Doesn’t it become obvious, something, is not nothing?

Dan: This seems a good description of how ‘we’ work…always from what has been accumulated. But as you say, that is always the past. So is it possible to see that that is the pattern and by seeing it, negate it, again and again?

only when it’s seen that any pattern or image or idea is limited. It must be, right? An idea is based upon memory which is limited. My memory is different than the memory of a guy
born in India or Kenya or the South Bronx in NY

…‘Fear’ is behind that, to ‘be’ something?

Yes! Fear is there because of images too. Images from the past. So it’s the positive images battling against the negative/fearful images…trying to overcome. But it’s all in thought…all limited by past experience. All past …covering over the actual …the fact…‘what is’.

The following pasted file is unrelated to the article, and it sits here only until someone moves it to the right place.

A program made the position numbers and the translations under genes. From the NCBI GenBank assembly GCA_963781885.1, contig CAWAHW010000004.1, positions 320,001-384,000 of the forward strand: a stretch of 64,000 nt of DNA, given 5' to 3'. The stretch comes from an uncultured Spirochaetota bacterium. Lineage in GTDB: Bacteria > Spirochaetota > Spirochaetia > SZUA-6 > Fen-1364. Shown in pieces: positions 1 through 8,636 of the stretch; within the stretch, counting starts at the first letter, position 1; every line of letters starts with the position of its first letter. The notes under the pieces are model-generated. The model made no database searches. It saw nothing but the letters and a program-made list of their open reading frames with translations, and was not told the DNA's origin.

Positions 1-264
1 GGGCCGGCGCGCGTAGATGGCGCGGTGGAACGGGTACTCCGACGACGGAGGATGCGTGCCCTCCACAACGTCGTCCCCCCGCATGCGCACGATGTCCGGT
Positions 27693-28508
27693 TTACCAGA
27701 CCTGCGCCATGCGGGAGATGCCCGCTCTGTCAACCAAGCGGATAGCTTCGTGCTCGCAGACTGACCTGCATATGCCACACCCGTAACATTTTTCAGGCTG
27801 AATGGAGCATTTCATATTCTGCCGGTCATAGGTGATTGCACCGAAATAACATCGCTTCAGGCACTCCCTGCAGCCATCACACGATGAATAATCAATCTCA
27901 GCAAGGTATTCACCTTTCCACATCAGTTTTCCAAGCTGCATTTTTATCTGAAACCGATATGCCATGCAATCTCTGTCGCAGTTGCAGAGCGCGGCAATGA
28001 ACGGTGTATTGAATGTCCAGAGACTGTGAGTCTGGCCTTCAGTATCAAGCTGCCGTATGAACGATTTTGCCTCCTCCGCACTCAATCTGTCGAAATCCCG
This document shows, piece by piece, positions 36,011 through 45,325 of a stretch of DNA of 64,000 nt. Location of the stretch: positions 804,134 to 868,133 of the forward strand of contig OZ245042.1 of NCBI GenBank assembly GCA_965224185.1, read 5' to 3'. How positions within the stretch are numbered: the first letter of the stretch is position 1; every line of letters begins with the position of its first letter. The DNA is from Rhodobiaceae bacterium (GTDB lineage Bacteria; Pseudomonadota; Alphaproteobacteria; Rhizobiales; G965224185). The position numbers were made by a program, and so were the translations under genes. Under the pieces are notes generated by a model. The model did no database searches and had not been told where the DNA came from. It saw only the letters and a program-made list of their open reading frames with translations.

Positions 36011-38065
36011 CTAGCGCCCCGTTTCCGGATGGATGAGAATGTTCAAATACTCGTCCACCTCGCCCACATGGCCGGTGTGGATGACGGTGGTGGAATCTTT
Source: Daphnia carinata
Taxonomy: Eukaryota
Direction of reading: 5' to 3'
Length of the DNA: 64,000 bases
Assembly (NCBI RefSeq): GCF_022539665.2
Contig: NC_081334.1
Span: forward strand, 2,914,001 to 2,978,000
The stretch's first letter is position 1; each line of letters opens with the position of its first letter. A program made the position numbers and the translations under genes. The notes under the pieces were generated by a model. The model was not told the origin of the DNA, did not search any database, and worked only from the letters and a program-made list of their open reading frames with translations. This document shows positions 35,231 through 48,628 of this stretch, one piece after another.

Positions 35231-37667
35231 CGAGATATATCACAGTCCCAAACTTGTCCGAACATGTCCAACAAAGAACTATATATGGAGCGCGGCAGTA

Yeah, I don’t see that ‘door’ the way you do Dan. Not saying you’re wrong…not at all. Only that I don’t see it that way. The ‘door’ to me is seeing what we are. And seeing the arrogance of the images…of clinging to my images…the known…the arrogance that says I’m right and you’re wrong…immediately making a judgment…the self protective reaction. My images are the right ones. Yours aren’t. But they’re all images. And I use these images to correct other images in myself…the inner battles. The right images vs the wrong…the good vs the bad, etc